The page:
Victims of the conflict in Uganda

Passing of the long awaited Transitional Justice Policy in Uganda is a welcome step. Now, it must be implemented quickly and effectively.

Emerging Solutions Africa (ESA), the Uganda Victims Foundation (UVF) and Redress – organisations working with victims in the areas most affected by the two-decade long conflict in Uganda – welcome the approval by the Cabinet of Uganda of a Transitional Justice Policy (TJP) on 17 June 2019. The Policy brings victims of the conflict a step closer to receiving the much needed and long overdue reparations.

The 1987-2006 conflict waged between government forces under President Museveni and rebel forces tremendously affected the civilian population in the Greater North region of Uganda, as both sides committed mass atrocities. The majority of victims continue to live with the effects of the war with no clear victim assistance program in effect to date.

A TJP envisaging the establishment of a reparations programme for victims of the conflict was released in 2013. Since then, the Policy stalled in debates, despite calls from victims and organisations assisting them urging the Uganda Government to adopt such Policy. Victims who participated in forums facilitated by the three organisations in conflict-affected communities last year and early this year, said that the protracted process had only compounded their suffering.

After learning of the news, Grace Acan, a war survivor who suffered human rights violations at the hands of rebel group Lord’s Resistance Army (LRA), said: “I’m glad that it has been approved. I hope it contains all that will benefit us. This is a big achievement for victims and survivors, we have all along been waiting for the Transitional Justice Policy.”

During the conflict, hundreds of thousands of persons were displaced, others killed, raped, maimed, abducted and conscripted by rebel forces, including more than 12,000 boys and girls. Most of the abducted girls were given to soldiers as their “wives” at a young age, and in their roles as wives, they were regularly raped by their “husbands”, and many gave birth to children while in captivity.

Hon. Lady Justice Elizabeth Ibanda Nahamya (Rtd), Executive Director of ESA, said: “After a long wait by the victims and survivors of the war in Uganda, there is at least light after the tunnel. We hope that after the approval of the Transitional Justice Policy, the process will move quickly to address the urgent issues that affect the victims, particularly their reparations.”

To date, there have been no targeted initiatives to provide redress or specific support to victims, apart from funds for development and reconstructions plans for war-affected communities in the North, and the limited reinsertion and reintegration support to those formerly associated with the LRA and other rebel groups, who reported to the Amnesty Commission.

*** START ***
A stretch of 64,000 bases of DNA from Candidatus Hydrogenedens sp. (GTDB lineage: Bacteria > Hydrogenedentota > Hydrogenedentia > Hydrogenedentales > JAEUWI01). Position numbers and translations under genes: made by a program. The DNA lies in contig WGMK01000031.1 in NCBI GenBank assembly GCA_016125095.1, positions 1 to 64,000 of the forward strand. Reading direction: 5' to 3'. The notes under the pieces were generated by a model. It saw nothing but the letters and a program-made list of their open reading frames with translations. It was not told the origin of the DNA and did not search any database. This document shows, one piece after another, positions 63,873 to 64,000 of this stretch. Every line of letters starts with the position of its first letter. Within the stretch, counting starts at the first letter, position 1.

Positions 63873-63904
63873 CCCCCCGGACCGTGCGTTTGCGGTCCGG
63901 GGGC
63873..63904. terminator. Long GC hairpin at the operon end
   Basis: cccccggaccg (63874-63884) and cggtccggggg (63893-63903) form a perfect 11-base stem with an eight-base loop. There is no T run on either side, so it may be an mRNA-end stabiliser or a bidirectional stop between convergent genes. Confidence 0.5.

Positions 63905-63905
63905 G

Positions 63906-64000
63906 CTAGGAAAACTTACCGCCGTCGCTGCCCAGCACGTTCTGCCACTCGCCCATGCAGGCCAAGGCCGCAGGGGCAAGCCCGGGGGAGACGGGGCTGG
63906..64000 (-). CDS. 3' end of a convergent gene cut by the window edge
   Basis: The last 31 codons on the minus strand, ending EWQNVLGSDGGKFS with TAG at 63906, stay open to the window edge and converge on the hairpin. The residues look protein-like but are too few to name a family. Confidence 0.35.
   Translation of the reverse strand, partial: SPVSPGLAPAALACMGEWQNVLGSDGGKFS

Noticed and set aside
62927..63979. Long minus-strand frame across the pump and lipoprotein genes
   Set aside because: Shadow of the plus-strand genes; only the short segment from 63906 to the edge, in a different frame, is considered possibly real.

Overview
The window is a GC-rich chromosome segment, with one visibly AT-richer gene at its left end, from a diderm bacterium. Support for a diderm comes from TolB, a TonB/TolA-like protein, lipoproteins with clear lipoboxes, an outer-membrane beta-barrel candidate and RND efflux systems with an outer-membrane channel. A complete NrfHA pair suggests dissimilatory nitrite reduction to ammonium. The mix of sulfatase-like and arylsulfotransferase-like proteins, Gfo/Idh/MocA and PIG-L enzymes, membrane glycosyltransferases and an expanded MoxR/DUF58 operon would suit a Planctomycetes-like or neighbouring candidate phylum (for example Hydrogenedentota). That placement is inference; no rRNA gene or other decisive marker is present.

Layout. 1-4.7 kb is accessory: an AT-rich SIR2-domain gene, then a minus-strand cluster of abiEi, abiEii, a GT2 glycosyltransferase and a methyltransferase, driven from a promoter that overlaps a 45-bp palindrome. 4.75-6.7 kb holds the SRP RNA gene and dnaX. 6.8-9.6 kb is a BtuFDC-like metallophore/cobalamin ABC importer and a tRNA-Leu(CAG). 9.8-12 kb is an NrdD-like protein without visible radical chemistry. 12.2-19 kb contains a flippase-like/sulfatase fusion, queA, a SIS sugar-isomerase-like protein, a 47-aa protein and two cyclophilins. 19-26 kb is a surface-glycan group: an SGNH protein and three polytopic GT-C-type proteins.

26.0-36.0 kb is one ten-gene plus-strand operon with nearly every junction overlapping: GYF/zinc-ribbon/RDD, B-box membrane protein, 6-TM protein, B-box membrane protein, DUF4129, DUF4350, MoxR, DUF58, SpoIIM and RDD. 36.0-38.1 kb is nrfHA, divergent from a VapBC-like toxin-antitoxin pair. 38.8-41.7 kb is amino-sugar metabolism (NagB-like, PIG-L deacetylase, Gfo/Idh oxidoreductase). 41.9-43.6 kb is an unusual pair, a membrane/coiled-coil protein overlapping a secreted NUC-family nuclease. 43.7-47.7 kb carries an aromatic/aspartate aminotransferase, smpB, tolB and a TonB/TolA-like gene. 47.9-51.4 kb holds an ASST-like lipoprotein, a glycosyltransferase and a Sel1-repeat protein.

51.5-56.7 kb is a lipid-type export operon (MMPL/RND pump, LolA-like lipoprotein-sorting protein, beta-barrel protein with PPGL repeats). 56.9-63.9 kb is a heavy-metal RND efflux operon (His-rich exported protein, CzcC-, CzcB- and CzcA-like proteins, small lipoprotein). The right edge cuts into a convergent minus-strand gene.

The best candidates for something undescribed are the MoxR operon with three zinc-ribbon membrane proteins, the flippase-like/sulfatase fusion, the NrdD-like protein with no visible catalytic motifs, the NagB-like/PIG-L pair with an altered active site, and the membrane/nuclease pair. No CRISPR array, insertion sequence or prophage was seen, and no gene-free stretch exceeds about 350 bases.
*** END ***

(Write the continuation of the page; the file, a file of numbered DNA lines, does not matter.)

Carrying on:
The dire situation of mothers and their children born of sexual violence is one of the most pressing issues, as they have largely been unable to access the limited government support available for war-affected children. The few mothers who were able to access reintegration assistance through the Amnesty Commission have received the same inadequate reinsertion package as male returnees and females who returned without children. Some have received an amnesty without having been involved in fighting which brands them as rebels, worsening their stigmatisation.

“It is good that finally the Government of Uganda has shown commitment at the most critical time when victims have been seeking mechanisms for accountability,” said Chris Ongom, Executive Director of UVF.

The new TJP aims to address the gaps in the formal justice system for post-conflict situations and to formalise the use of traditional justice mechanisms in post-conflict situations. It also aims to address the gaps in the current amnesty process by facilitating reparation processes and programmes and to facilitate reconciliation and Nation Building.

“The ongoing suffering and pain experienced by victims as a result of the crimes committed during the war has never been really addressed,” said Lorraine Smith van Lin, Post-Conflict Justice Adviser at REDRESS. The Government of Uganda must now implement the measures of the Transitional Justice Policy as effectively and quickly as possible, and in compliance with international standards. The drafting and passage of the Bill that will create the framework for its implementation needs to be expedited, as survivors can’t wait much longer.”

For more information, please contact Noreen Munabi, Head of Communications of ESA on +256 754 348888 or [email protected]; Chris Ongom, Executive Director of UVF on +256 782 499532 or [email protected]; or Eva Sanchis, Head of Communications of Redress, on +44 (0)20 7793 1777 or [email protected].